In my initial draft, SONGBYRD had a bit stronger sci-fi + action/spy vibe, and the working title was Frequency, which fit that tone. But my dedicated editor fell in love with the women of SONGBYRD and their family history, convincing me that playing that side of the story up would serve it better in the end. The revised, final edition with its gothic undertones and mythological foundation begged for a new title. We brainstormed and threw some ideas out there to see if they'd stick. In the end, Songbyrd won out.
2. Tempest was not a character in the original draft.
My original antagonist was male, older, and related to Innocence in a totally different way (10 points if you can guess who it was!). Revising SONGBYRD led to the birth of one of my favorite characters, Tempest. Restless and deviant, she represents everything Innocence fears about being a Siren. She owns the predatory nature of their lineage and has allowed her shadow side to fully take over, making her a delightful character to write.
3. Stonetop is not a real place, but the Texas Hill Country is.
My parents lived in a little Hill Country town called Blanco for many, many years. When I was looking for a place to set SONGBYRD, I was tired of the Houston setting, which is where I live and therefore easiest to write about. I wanted something different, something that would create a stark contrast to the moody ocean landscape Sirens have long been associated with. The Hill Country came to mind and seemed perfect. With it's decade-long drought and arid landscape, it fit the bill. Plus, after countless weekends there, I could write about it as easily as I would my own city. But I decided a fictional town was best. So Stonetop was born.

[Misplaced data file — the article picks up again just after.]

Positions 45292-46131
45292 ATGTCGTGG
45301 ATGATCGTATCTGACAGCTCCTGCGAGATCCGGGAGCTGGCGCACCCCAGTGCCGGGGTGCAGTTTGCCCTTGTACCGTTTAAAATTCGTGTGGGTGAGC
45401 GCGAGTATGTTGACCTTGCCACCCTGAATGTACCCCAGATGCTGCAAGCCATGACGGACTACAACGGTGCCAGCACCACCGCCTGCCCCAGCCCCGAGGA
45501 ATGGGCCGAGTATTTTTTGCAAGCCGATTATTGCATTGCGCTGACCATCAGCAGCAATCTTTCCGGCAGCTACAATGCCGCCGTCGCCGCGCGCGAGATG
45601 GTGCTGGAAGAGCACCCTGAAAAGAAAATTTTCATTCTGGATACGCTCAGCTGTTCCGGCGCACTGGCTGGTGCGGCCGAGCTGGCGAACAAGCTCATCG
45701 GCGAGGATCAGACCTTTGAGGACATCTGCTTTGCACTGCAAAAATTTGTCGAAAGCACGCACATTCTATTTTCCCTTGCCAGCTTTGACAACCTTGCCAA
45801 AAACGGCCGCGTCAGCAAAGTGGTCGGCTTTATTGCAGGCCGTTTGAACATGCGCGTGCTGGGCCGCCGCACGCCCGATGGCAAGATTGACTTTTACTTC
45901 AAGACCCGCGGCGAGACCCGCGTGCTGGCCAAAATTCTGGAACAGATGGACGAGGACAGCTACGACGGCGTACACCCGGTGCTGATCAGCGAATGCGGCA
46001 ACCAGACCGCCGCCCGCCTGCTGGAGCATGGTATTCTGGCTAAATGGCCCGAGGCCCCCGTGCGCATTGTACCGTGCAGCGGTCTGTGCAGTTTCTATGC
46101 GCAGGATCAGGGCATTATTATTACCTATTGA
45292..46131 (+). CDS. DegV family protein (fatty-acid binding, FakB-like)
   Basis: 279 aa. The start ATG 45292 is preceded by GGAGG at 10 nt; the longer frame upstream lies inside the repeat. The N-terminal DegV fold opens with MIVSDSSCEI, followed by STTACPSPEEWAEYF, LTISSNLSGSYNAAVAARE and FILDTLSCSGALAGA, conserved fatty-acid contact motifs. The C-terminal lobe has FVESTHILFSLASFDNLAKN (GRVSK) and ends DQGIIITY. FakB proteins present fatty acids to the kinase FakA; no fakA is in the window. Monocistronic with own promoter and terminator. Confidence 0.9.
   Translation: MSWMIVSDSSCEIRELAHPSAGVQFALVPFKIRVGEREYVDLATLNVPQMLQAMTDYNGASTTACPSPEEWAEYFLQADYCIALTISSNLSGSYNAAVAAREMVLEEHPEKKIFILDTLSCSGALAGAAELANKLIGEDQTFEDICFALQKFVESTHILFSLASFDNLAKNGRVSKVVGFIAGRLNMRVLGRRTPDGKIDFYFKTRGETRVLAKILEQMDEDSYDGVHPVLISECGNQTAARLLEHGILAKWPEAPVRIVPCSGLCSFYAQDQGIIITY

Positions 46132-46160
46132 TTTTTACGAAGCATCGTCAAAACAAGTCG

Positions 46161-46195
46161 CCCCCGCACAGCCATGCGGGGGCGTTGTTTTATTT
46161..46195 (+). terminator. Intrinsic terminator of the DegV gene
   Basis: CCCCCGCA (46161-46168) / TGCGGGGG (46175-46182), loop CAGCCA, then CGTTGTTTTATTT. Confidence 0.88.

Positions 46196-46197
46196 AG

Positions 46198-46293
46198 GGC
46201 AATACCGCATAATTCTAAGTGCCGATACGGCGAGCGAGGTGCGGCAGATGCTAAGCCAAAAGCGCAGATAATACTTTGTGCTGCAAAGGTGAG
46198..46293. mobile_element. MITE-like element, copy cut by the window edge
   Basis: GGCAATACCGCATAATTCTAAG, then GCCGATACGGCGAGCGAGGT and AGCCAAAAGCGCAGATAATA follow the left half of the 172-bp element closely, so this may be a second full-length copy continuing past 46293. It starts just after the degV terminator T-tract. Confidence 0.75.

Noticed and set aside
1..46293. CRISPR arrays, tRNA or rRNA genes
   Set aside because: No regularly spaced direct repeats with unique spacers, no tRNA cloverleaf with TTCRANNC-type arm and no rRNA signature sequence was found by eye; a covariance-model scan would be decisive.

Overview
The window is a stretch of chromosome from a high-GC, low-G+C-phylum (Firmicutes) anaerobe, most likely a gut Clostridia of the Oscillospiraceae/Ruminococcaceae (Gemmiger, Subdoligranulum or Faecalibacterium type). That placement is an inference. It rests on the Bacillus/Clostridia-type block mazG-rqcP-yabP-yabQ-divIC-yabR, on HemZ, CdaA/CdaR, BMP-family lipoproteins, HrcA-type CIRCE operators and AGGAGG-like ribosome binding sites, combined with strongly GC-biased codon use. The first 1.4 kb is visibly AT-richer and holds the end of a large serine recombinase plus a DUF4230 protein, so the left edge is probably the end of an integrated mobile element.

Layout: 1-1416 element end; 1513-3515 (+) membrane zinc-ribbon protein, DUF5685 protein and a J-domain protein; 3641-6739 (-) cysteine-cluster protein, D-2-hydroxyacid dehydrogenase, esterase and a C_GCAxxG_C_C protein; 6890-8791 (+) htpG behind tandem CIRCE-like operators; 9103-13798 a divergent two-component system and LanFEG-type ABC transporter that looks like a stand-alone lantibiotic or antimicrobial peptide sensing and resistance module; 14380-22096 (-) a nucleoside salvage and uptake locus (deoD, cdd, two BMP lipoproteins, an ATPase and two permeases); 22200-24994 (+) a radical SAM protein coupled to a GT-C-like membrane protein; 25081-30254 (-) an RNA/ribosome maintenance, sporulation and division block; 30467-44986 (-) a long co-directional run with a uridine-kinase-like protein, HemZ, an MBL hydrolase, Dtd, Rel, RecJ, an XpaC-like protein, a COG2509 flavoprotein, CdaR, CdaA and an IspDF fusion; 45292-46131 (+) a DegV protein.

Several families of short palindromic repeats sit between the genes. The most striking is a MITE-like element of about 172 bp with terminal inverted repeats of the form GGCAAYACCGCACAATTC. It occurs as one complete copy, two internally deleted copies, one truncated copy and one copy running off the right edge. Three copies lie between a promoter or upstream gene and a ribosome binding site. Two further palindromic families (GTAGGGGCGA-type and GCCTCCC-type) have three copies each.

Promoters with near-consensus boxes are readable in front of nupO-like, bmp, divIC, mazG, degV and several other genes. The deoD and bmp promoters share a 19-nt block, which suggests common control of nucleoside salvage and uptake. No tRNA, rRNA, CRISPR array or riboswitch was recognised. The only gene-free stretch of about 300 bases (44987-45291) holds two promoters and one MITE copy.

4. Summon was inspired by a real name.
My daughters had a friend named Summon (same pronunciation, different spelling), and I thought it would make a wonderful character name, but spelled like the verb. That was the beginning of the names of the Byrd women. After Summon, I decided they all needed to have similar names that hinted at their underlying personas. Of course, Innocence's name was intended to be contradictory, just like her past.
5. Originally, Dalliance disappeared of her own volition.
In the original version, Dalliance wasn't taken into custody for the death of Ray, but chose to turn herself in to a mystery antagonist in order to protect her daughter, leaving Innocence alone and abandoned. Likewise, she doesn't get returned to Innocence in the end, but remains aloof as the story closes with Innocence and Summon hunting her down.
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